Creating a Business Card vs. Designing an Experience


Consider your business card as a window into the experience that you provide your customers. Are the shape, texture and colour consistent with your branding, and does this differ from your competitors? Thankfully, there is no law stating that all business cards must be 2×3.5”, flat, and contain only a company logo and contact information. A business card is a great way to express what your business is all about, in a physical form that clients keep on hand for future reference. The unfortunate truth is that most business cards end up in the recycling bin, or amongst a stack of other business cards, never to be admired again. The trick to having potential clients remember your business based on your card, is to make your business cards unique, something that they will want to hold onto even if they are not interested in your services.

There are many ways to make your card memorable, but perhaps the most effective ways is through implementing the human senses. A client is more likely to remember ‘the thick round card that feels like water-colour paper’ than ‘the blue card with a guy’s face on it’ when searching for your information in a stack of other cards. Variables such as texture (also known as ‘tooth’), finish, embedding, shape, typography, and colour all play a roll in how people retain information from a physical card.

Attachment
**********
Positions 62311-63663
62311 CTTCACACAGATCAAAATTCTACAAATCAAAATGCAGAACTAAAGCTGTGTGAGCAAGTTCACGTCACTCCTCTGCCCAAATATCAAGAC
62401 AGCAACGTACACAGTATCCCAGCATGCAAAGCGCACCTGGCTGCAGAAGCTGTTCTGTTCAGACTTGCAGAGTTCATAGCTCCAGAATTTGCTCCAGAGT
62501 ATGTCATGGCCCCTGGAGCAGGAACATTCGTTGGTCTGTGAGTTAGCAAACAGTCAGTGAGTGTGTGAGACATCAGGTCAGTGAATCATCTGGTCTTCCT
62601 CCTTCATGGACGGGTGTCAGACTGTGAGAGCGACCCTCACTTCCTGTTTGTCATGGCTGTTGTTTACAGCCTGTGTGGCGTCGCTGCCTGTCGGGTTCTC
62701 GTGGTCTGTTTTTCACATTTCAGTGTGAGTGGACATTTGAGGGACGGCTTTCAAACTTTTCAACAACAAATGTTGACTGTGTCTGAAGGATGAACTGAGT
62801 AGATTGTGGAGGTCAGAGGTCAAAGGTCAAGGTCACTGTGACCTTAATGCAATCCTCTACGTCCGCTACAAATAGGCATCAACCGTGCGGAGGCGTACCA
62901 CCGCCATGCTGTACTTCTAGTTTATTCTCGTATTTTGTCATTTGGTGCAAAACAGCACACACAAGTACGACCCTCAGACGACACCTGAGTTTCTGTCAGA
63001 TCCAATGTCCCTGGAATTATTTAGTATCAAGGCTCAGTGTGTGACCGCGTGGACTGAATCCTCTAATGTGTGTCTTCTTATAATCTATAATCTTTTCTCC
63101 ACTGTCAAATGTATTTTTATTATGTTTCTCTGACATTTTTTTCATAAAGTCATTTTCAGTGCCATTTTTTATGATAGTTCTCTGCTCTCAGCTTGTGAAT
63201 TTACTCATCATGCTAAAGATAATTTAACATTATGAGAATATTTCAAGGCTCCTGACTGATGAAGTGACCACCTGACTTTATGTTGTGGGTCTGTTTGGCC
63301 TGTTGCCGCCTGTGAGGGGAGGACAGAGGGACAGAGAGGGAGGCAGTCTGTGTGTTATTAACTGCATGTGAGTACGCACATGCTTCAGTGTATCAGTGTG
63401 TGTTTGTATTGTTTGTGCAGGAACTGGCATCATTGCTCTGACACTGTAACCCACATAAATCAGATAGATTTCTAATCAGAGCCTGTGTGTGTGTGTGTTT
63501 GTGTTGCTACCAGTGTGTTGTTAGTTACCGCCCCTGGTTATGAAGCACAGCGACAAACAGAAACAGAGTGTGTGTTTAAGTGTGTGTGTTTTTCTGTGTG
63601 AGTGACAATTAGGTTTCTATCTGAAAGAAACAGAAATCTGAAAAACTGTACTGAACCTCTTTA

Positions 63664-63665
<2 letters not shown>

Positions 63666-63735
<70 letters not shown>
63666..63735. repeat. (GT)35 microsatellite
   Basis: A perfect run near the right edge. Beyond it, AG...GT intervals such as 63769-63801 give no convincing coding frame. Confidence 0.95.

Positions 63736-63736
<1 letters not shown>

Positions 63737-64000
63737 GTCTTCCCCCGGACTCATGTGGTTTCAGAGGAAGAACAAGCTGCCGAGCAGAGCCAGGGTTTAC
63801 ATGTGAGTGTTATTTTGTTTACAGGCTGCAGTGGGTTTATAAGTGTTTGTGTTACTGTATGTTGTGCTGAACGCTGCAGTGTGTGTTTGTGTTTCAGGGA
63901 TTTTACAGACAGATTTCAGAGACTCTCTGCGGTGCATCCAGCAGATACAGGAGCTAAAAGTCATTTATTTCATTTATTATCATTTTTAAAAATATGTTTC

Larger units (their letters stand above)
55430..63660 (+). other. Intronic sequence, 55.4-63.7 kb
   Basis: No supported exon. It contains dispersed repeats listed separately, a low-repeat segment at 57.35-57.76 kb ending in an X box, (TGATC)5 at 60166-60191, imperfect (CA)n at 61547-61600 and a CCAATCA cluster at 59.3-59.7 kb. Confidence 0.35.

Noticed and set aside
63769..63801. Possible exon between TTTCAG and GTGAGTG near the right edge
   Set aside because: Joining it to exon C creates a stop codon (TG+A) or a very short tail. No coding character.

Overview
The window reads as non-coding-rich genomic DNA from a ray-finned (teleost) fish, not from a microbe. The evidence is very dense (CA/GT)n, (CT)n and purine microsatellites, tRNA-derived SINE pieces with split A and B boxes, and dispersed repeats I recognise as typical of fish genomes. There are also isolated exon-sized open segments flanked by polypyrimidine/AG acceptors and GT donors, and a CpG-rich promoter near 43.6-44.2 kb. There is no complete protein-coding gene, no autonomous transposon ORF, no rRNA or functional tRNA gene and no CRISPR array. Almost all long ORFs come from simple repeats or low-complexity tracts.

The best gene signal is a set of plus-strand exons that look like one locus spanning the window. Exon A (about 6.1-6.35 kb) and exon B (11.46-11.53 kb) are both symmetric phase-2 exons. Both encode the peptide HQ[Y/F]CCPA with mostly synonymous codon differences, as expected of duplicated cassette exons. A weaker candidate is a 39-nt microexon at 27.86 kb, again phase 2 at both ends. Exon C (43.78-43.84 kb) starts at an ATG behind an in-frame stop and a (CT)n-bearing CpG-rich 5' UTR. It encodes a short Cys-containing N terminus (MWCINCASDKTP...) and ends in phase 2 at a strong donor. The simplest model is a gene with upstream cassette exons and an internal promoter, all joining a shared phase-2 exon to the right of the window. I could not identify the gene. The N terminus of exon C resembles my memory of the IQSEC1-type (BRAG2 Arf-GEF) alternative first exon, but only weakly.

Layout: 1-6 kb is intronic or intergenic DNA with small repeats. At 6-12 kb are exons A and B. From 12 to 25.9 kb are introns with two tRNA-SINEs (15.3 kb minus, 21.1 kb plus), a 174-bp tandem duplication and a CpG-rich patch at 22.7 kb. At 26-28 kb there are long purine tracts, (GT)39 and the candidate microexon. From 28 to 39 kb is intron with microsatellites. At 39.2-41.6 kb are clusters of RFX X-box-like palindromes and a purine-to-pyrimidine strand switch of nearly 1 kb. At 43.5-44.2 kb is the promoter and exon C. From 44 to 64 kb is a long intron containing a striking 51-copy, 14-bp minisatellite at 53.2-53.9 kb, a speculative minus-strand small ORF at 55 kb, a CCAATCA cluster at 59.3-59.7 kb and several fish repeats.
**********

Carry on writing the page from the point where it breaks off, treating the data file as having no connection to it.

Shape and size are fun to play around with, but often cause headaches for designers trying to fit in tons of information onto a custom shape. Straying away from the standard business card size typically requires a minimalistic style and content to keep the information legible and effective. Another important note to keep in mind that although various sizes of business cards are cool, many people still use business card holders. If this is consistent with your target market, make sure that it is still able to fit into the standard 2×3.5” slot.

My favorite, and the most efficient way to ensure that a client holds onto your card, is implementing interactivity. Although this is a fairly unique method, as it typically adds plenty of additional costs, it’s really the full package when it comes to creating an incredible experience. Interactivity doesn’t necessarily require making your business card unfolding itself to reveal a tiny robot who tells the potential client all about your business, but involves the receiver of the card to get absorbed in transforming the card from it’s original form or message into something new. By making the card something useful and relevant to your business, the client is more likely to keep it and show to their friends in the future.

The primary goal of your business card should be to communicate the most basic information about your business in a memorable manner that your target market can perceive immediately. To ensure success, ask yourself:

  • does this card fit the style of my company?
  • would I keep this card if I was comparing businesses?
  • is this card physically restrictive to it’s content and where it will be stored?
  • what makes my card stand out against my competitors?